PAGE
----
Healthcare IT

The History and Impact of Nipah Virus Outbreaks

21 Sep, 2023 | Statistics

Viral outbreaks have always caused chaos and destruction worldwide. For years viruses like Influenza, smallpox, measles, and many more have been a financial burden. The deadly Nipah virus is just one of the contagious zoonotic viruses that the world had to deal with in the 21st century. The deadly Nipah virus was initially discovered in 1998 during an outbreak among Malaysian pig breeders. The virus spread to Singapore via pigs in a matter of months. Although there haven't been any more outbreaks in Malaysia, since 2001 there have been periodical outbreaks in Bangladesh and India.

Outbreak history

Fruit bats, especially the Indian flying fox are considered to be the main source of transmission for this zoonotic virus. It poses a serious health risk as this infection can also be transmitted directly from person to person and through contaminated food. Different levels of intensity and death rates have been associated with Nipah virus outbreaks throughout history. A 40% fatality rate and approximately 300 cases were the result of Malaysia's first outbreak in 1998 killing more than 100 people.

Approximately 66 people died in Bangladesh and 45 people died in Siliguri, India, as a result of the second outbreak in the year 2001 with a fatality rate of 68%. The deaths reported from subsequent outbreaks in Nadia district, West Bengal (2007) and Kozhikode, Kerala (2018), were 50 and 17, respectively. In Kerala, the fifth and sixth outbreaks in the years 2019 and 2021, respectively were notable for being less dangerous and having no confirmed fatalities. Unfortunately, Kerala, India, saw its fourth outbreak of the Nipah virus in six years in August 2023 killing two people in a month. More than 700 people, including healthcare professionals, have already undergone infection testing.

Moreover, moving to demographics, with a male-to-female ratio of 4.5:1 in Malaysia, the virus mostly afflicted male adults with an average age range of 37-44 years due to their day-to-day contact with pigs. In fact, a 7:4 ratio of males to females was seen in Bangladesh, primarily affecting children under the age of 15. On the other hand, in Siliguri, India, a 1.4:1 female-to-male ratio was seen, where individuals over the age of 15 were infected the most.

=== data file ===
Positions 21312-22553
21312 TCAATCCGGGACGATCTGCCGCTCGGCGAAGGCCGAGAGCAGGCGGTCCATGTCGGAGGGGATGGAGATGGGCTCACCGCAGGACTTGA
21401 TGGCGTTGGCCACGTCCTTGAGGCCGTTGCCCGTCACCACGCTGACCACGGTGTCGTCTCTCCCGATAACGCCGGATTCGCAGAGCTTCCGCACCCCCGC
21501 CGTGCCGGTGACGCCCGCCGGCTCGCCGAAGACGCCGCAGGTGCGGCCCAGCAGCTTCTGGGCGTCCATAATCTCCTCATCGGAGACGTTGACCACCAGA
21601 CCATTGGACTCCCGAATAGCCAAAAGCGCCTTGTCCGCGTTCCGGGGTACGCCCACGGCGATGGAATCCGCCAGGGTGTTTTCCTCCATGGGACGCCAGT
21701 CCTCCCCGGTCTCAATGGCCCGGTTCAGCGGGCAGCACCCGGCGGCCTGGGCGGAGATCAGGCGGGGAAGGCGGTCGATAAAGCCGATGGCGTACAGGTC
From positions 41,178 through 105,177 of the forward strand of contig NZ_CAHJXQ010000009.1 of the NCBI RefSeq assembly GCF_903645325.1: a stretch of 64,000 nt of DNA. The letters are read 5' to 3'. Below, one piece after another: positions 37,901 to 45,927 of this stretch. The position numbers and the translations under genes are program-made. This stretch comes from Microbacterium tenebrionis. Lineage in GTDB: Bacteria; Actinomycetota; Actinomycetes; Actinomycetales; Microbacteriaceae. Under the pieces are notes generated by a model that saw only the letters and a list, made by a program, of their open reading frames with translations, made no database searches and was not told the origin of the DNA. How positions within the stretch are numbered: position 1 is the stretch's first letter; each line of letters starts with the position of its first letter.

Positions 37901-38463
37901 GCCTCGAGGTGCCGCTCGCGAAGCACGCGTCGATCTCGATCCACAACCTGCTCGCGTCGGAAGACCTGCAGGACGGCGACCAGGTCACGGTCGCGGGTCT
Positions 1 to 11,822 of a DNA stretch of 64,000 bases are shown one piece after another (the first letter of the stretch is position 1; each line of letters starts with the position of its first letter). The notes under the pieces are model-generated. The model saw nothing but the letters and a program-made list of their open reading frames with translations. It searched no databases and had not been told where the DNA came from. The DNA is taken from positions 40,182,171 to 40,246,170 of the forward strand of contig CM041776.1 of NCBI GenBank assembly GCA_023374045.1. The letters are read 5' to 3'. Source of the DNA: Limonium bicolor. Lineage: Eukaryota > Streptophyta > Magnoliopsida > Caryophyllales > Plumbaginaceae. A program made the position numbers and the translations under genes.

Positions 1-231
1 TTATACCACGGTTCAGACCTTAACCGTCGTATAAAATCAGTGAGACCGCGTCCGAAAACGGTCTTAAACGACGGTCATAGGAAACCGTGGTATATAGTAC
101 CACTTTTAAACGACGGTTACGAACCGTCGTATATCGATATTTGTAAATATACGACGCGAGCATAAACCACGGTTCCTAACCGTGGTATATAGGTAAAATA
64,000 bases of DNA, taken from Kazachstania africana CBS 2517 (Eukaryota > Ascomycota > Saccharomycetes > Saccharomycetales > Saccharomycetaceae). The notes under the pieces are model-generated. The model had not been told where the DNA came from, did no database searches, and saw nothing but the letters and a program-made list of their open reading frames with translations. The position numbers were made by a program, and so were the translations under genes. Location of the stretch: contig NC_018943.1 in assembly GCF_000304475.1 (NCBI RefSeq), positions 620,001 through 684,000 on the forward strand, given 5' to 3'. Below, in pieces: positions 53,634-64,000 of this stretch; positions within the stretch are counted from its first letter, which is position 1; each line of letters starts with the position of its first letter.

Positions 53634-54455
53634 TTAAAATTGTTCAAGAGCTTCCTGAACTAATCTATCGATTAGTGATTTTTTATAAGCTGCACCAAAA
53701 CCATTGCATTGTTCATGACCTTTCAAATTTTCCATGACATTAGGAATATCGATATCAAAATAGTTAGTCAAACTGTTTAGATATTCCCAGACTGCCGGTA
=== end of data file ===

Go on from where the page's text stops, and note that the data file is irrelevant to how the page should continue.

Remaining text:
Transmission and prevention

The average rate of transmission from person to person was 1.4%, while pig/bat contact was considered to be the main cause in 70-80% of cases. A multifaceted strategy is necessary to stop Nipah virus outbreaks. At present, there are no vaccines available for treating this deadly virus so it is important to consider alternate tactics. To overcome previous mistakes pig farms can be effectively cleaned and disinfected with the right detergents. The danger of transmission to humans can be decreased by immediately quarantining and, if necessary, slaughtering affected animals. Additionally, limiting animal mobility away from affected farms can stop the spread of this virus. Better animal management close to communities, which addresses the underlying cause of zoonotic illnesses can help to prevent the spread of this virus.

With changing consequences, Nipah virus outbreaks continue to be a problem for global health. Despite the devastation caused by previous outbreaks, recent incidents suggest increased awareness and reaction. To lessen the spread of this fatal zoonotic virus, diligent surveillance and improved animal management are crucial.

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